Was Peter Really Cursing Or Swearing?

A querist once asked, “In Mark 14:71, was Peter really cursing and swearing when he adamantly denied ever knowing Christ?”

The text in Mark 14:71 reads: “But he began to curse and swear, I do not know this Man of whom you speak!“ When we first read a text of Scripture without studying that text, we can sometimes “assume” something in the text that is not actually being taught. For example, In Mark 14:71, there are those who say that when Peter denied Christ and “began to curse and to swear” that he was probably using God’s name in vain and using what we call “swear words.”

The Greek word for “curse” that is used in Acts 23:12 and Acts 23:14 when the Jews bound themselves with an oath not to eat or drink until they had killed Paul, is the same word that is used in Mark 14:71 when we are told that “he began to curse and to swear, saying I know not this man.

The Greek term being used for “curse” in Mark 14:71 is “anathematizo” (Strong’s 332), and it means “to declare anathema,” i.e., “devoted to destruction, accursed, to curse,” Mark 14:71, or “to bind by a curse,” Acts 23:12, Acts 23:14, Acts 23:21 (see Vine’s Expository Dictionary). In fact, in the margin of the King James Bible in Acts 23:12, it reads: “Or, with an oath of execration.” The same type of oath these vengeful Jews bound upon themselves in Acts 23:12,21 ESV.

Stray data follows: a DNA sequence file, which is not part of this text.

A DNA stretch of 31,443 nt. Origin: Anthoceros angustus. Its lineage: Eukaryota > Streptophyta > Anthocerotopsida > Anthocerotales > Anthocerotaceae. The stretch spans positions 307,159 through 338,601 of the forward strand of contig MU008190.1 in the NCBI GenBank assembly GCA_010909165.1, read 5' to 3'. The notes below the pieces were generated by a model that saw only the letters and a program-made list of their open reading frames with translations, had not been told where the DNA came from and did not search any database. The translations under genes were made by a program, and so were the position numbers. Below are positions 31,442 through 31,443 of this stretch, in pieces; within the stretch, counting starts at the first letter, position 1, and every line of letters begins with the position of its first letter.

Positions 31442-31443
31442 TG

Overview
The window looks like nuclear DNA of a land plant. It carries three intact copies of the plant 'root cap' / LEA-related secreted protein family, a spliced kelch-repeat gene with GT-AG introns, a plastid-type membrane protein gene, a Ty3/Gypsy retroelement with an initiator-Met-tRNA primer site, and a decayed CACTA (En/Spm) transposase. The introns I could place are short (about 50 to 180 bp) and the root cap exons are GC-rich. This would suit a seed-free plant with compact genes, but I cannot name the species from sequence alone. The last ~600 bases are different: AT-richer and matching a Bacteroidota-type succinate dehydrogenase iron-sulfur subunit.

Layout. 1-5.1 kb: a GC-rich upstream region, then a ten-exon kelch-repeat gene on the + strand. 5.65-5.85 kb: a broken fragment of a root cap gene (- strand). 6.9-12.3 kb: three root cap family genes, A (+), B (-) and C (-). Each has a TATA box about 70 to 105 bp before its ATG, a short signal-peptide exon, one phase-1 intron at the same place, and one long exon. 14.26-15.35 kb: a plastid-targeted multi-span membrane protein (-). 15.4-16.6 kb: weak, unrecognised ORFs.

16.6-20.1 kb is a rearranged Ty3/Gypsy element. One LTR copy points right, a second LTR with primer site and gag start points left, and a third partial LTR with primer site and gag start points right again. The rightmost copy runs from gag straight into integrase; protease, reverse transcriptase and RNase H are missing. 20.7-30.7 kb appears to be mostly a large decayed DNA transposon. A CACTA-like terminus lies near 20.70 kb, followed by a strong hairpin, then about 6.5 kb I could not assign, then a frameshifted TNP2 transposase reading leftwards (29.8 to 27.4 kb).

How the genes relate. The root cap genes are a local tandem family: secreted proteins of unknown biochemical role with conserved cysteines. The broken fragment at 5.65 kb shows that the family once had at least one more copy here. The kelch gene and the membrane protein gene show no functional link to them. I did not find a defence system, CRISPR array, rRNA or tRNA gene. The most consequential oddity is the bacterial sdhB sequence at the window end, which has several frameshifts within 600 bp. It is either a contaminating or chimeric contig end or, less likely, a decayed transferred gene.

In today’s terminology, Peter could have said, “I hope to fall over dead if I know him” or “I swear I do not know him.” Similarly, the curse (or oath) of the Jews in Acts 23:12 ESV would have been, “We will not eat or drink until we kill Paul.” Or in other words, “We hope to die if we do not kill Paul.” This was a curse they wished upon themselves, and Peter could have done likewise (cf. Mark 14:71 ESV).

Let us note that when Jesus cursed” the fig tree (Mark 11:20-21), he simply said, “Let no fruit grow on you ever again” (Matthew 21:19). Thus, neither Peter nor Jesus “cursed” in the sense of using curse or swear words.

Mike Riley, Gospel Snippets